Bridges and Distillation Columns

Distillation columns are very common in chemical engineering. Bridges are very common in civil engineering.

In chemical engineering, the design of distillation columns have to a very substantial degree been incorporated in software platforms. While students need to understand the key assumptions undergirding the calculations in these software platforms, it has become no longer necessary to do hand calculations. The opportunity for novel research in distillation is low, except as novel materials may require considerations above and beyond those embodied in software platforms.

In civil engineering, design of bridges (except for the very small number of high performance or “signature” bridges) has become routinized with embodiment in codes and standards, and by the use of structural analysis platforms. While students need to understand the key assumptions undergirding the calculations is these codes, standards and software platforms, it has become no longer necessary to do hand calculations. The opportunity for novel research in bridge design is low, except as novel materials and highly unique situations may require considerations above and beyond those embodied in codes, standards and software platforms.

With increasing automation of engineering design, it becomes essential that students be educated for the non-routine problems that will go beyond the capability of extant software, codes and standards. While they must know about the codes, standards and software, this should not be the strong focus of their education. More and more the design and maintenance of the routine, while important (perhaps more so in civil engineering where systems must last a long time) will become the purview of technicians and automation. The role of engineers in these circumstances will be to be alert to, characterize, and modify activity for the unusual.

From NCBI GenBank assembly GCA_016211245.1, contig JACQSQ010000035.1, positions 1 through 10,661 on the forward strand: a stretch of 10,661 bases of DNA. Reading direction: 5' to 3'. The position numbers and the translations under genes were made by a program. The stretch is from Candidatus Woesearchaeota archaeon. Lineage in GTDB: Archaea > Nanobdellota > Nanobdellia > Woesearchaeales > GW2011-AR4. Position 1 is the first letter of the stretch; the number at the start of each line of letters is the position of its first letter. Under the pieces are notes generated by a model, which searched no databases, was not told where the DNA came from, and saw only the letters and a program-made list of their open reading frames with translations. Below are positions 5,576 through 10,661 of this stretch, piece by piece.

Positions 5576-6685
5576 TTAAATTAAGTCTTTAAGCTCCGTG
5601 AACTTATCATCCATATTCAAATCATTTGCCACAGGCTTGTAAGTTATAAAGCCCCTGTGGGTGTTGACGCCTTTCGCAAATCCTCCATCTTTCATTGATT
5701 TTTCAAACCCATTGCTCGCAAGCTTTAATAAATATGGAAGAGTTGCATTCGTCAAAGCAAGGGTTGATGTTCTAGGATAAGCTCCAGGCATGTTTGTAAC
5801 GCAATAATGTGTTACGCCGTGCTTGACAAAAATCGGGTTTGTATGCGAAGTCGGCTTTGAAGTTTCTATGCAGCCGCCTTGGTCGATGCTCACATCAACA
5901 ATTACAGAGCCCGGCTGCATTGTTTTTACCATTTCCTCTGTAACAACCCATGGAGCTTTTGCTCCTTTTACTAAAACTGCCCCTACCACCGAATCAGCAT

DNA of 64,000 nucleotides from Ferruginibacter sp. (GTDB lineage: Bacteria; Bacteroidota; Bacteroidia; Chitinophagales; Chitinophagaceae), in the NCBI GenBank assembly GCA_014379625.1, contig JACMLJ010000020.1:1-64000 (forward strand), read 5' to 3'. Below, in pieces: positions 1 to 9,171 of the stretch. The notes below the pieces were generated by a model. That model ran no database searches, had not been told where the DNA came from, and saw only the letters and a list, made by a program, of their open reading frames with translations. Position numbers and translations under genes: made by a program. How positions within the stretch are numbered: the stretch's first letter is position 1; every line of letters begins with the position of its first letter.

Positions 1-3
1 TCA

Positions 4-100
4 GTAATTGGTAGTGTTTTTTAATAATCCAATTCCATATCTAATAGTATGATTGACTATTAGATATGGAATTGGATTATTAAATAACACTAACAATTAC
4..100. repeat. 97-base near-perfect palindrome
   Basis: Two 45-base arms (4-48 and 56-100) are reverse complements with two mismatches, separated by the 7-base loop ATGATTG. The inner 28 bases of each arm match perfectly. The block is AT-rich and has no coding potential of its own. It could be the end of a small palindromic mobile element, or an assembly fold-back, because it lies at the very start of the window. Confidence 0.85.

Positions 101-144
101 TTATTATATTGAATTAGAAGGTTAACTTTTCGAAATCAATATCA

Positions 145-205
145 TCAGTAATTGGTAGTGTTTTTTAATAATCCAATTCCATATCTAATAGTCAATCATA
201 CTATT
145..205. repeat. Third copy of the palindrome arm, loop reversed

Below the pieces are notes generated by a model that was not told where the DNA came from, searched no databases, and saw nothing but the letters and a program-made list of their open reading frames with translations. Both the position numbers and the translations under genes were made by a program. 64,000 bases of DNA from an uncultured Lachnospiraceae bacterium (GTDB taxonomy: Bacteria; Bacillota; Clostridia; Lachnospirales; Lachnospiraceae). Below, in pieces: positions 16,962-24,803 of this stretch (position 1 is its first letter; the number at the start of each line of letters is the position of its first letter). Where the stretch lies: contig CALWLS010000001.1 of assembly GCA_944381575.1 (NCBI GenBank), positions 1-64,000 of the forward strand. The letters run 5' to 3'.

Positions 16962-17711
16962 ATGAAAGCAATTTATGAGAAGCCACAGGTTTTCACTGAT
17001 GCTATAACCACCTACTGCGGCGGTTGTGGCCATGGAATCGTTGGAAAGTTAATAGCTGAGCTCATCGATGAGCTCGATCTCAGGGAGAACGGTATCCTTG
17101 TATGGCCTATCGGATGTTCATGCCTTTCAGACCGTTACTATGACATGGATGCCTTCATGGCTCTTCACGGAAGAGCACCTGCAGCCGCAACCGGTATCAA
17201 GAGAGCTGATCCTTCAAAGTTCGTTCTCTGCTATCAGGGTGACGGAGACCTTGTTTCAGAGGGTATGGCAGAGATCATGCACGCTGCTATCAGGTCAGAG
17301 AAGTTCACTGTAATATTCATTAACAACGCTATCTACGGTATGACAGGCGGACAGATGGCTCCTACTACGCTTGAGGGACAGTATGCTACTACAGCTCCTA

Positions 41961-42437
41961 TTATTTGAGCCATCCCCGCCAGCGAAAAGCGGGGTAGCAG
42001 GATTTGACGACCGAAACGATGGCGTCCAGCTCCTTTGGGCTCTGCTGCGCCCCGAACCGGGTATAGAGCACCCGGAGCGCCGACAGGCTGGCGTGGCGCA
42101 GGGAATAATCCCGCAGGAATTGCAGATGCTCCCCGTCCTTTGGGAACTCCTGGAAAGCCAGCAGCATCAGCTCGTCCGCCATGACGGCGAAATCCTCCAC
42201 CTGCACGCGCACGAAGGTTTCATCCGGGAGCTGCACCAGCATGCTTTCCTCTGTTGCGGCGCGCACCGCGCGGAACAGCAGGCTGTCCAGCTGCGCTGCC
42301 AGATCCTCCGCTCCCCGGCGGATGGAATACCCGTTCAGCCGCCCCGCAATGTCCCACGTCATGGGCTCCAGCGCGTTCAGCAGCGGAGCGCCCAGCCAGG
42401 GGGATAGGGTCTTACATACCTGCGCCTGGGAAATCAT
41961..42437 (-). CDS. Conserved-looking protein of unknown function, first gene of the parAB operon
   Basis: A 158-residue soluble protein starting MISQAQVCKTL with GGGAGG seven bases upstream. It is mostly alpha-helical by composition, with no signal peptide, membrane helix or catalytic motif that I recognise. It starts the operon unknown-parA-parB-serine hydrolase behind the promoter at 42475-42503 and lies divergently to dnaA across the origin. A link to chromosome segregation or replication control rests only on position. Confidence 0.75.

PS – as an environmental engineer specializing in water, I would say much the same thing for activated sludge, rapid sand water filtration or primary sedimentation. Though there is important work in optimization and in the automated design of resilient systems yet to be done in these contexts.

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Code of Ethics and Sustainability

The ASCE Code of Ethics, Canon 1 states :

Engineers shall hold paramount the safety, health and welfare of the public and shall strive to comply with the principles of sustainable development in the performance of their professional duties.

Point f under this Canon states:

Engineers should be committed to improving the environment by adherence to the principles of sustainable development so as to enhance the quality of life of the general public.  

A classical definition of “sustainable development” is the Brundtland commission of 1987:

“Development that meets the needs of the present without compromising the ability of future generations to meet their own needs.”

It is an interesting to ask what is the obligation of a civil engineering professional who seeks to uphold Canon 1 and clause f given the definition.  I ask a number of rhetorical questions:

  • Is it unethical to accept a job in which there is an inordinate consumption of non-renewable resources when alternatives (perhaps in the short term more costly) are available?
  • Is there an affirmative ethical obligation to do a life cycle assessment of a project to determine what alternative(s) most closely meets the Brundtland definitions as operationalized? This may require excluding others (even requiring going beyond narrow requirements under particular RFQ’s or RFP’s of clients — making the problem bigger).
  • Do engineers have an affirmative obligation under Canon 1d (“Engineers who have knowledge or reason to believe that another person or firm may be in violation of any of the provisions of Canon 1 shall present such information to the proper authority in writing and shall cooperate with the proper authority in furnishing such further information or assistance as may be required.“) to report others who may not be considering the principles of sustainable development in the performance of their duties?